Several organizations including the Carbon Business Council, Negative Emissions Platform, Carbon Gap, Openair Collective, and the Direct Air Capture Coalition have signed an open letter to the European Parliament ITRE Committee calling for the inclusion of carbon dioxide removal in the Net-Zero Industry Act of the EU, highlighting its critical role for achieving Europe’s net zero goals.
The letter states that the Net-Zero Industry Act (NZIA) provides a great opportunity to promote greater climate ambition worldwide and support nascent technologies that are fundamental in achieving global emissions reductions. However, the text in the policy proposed by the Commission falls short by not including carbon dioxide removal (CDR) technologies in the definition of the net zero technologies that will benefit from the regulation.
As the letter explains, the omission is paradoxical as the deployment of carbon dioxide removal across the EU is considered crucial to reaching climate neutrality by 2050 and negative emissions thereafter.
Carbon removal technologies include nature-based and engineered technologies that actively remove CO2 from the atmosphere thus taking care of historic and unavoidable emissions that are currently present in our atmosphere, warming it and that would otherwise take centuries to be naturally sequestered.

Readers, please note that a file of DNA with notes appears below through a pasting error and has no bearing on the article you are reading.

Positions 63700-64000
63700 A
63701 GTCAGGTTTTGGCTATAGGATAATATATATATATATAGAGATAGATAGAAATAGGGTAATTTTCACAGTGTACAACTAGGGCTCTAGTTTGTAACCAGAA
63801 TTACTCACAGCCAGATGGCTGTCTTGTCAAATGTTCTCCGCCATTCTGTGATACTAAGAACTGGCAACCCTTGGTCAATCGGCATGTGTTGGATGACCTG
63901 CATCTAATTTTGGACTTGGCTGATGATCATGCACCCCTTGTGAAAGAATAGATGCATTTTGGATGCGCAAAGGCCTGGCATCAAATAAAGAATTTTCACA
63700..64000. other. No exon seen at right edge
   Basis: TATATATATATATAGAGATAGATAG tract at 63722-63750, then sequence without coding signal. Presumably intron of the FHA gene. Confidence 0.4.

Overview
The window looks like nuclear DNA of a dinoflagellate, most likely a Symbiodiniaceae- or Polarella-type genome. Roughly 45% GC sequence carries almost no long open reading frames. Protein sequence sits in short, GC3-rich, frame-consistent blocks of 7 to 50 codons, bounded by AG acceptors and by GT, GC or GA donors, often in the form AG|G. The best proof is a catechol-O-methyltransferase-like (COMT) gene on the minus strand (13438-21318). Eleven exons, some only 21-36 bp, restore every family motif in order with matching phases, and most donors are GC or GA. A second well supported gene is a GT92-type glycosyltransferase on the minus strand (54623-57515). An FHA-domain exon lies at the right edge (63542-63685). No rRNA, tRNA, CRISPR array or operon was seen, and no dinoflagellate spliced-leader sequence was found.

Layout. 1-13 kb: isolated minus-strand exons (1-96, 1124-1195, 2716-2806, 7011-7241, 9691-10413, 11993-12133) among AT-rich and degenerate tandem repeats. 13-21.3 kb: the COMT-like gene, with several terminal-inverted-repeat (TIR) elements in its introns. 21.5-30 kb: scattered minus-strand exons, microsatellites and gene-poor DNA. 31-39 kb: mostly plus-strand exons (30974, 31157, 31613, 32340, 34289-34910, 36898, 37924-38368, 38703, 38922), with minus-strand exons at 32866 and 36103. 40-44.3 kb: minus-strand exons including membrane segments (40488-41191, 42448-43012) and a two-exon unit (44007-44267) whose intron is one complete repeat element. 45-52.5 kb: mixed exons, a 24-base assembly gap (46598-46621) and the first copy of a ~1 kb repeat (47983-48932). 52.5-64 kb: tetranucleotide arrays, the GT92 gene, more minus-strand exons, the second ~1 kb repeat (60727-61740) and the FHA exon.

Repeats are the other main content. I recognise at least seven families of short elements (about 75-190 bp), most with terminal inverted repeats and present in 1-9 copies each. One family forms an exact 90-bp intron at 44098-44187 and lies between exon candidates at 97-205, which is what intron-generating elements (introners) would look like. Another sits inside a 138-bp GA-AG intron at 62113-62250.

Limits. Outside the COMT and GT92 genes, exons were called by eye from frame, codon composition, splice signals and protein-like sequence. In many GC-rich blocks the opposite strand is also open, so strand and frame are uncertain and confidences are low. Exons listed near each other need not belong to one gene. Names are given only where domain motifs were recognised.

The letter signed by the organizations highlights the scientific case behind carbon dioxide removal stating that in its sixth assessment report published last year by the Intergovernmental Panel on Climate Change (IPCC) it is specified that net zero is impossible without CDR. The IPCC states that if the world aims to reach net zero globally, humans will have to remove at least 10 billion metric tons of CO2 per year by 2050. Currently, the world is removing 2 billion metric tons of CO2 per year but only 0.1% comes from highly-durable and permanent CDR which impedes its efforts.
According to the letter, the Net-Zero Industry Act proposes beneficiaries as technologies with a TRL of 8 or more under the International Energy Agency’s (IEA) Technology Readiness Level (TRL) system. The organizations warn that including only technologies that are currently ready to deploy and scale quickly could hinder innovation and unnecessarily impede the pace of advancement of carbon removal efforts.
“With new CDR technologies continuing to undergo constant innovation and development, it is imperative that the NZIA make clear provisions to support technologies with a lower-TRL that would help shape the trajectory of the EU not only in the present but also for the foreseeable years ahead,” the letter explains.